No, I don't plan on using a computer or other digital sources; I'll just be using it conventionally. I just want it to be known I really like this player, and plan to keep it permanently based on what I hear.

I also really enjoyed the EMM pair, and didn't mean to overstate the stronger highs, as it seemed to be evident only on those notorious older discs that probably had hyped up equalization.

But I really appreciate how the Playback Designs seems to magically cope with recording defects without being rolled off or subdued with any disc. It just seem have some sort of intelligence, as if it considers what its been given and knows exactly what to do, even when challenged.

I really like the Supremes and other Diana Ross things, but her voice was always recorded with intense glare on CD, even the Supremes box set with some exciting but tipped-up live performances. For the first time, the Playback Designs player can translate her voice into the wonderfully refined instrument I remember from vinyl, with all the shading and control now evident without the digital shrillness that I always heard on CD before.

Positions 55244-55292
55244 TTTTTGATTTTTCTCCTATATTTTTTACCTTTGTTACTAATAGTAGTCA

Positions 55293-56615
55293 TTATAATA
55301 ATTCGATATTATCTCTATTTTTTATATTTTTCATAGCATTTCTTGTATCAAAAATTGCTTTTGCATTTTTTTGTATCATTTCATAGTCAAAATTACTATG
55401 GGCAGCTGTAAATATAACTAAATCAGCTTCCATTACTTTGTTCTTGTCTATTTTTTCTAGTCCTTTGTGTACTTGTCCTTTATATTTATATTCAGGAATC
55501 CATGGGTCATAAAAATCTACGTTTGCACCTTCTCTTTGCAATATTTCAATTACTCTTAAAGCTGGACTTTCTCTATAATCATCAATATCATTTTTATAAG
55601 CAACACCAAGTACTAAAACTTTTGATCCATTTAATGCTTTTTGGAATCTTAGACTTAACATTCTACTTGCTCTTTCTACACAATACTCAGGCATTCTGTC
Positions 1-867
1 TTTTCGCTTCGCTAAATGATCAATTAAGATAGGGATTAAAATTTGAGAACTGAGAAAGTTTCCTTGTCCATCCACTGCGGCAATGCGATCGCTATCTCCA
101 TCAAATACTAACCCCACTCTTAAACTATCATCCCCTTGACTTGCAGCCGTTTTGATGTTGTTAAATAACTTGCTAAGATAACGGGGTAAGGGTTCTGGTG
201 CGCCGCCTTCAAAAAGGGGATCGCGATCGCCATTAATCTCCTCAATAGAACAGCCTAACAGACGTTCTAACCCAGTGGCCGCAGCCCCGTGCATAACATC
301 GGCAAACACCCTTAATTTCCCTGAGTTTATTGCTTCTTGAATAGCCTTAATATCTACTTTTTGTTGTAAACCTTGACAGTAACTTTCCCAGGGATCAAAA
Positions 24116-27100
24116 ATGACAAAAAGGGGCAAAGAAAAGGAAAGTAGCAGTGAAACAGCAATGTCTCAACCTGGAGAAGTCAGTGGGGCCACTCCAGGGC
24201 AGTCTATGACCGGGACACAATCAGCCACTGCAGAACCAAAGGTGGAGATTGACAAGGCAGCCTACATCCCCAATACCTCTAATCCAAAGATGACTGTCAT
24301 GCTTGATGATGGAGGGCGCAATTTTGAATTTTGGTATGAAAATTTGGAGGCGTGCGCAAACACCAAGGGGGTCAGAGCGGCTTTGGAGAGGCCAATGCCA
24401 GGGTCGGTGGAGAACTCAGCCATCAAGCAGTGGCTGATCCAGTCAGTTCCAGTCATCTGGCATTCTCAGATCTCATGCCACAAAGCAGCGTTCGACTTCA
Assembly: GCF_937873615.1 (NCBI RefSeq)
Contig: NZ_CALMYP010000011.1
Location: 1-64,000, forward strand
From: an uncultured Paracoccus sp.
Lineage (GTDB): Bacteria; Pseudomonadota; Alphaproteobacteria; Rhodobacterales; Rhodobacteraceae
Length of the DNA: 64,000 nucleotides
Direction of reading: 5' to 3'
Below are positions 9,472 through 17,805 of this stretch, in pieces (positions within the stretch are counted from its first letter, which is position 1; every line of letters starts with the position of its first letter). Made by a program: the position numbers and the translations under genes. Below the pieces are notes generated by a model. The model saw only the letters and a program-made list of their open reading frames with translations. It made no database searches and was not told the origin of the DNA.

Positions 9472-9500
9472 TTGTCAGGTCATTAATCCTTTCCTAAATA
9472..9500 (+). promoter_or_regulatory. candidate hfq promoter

Similarly, some CDs have etched vocals (Jim Croce, Nat King Cole, Carly Simon). The PD definitely liquifies them nicely but keeps just the right level of "realistic" grit you would hear from the live person (at least in my imagination...).

I love that the player is very quiet, where the EMM (with the old Phillips drive) was annoyingly noisy (more or less depending on the disc), even from across the room. It would really irk me, especially during quiet passages.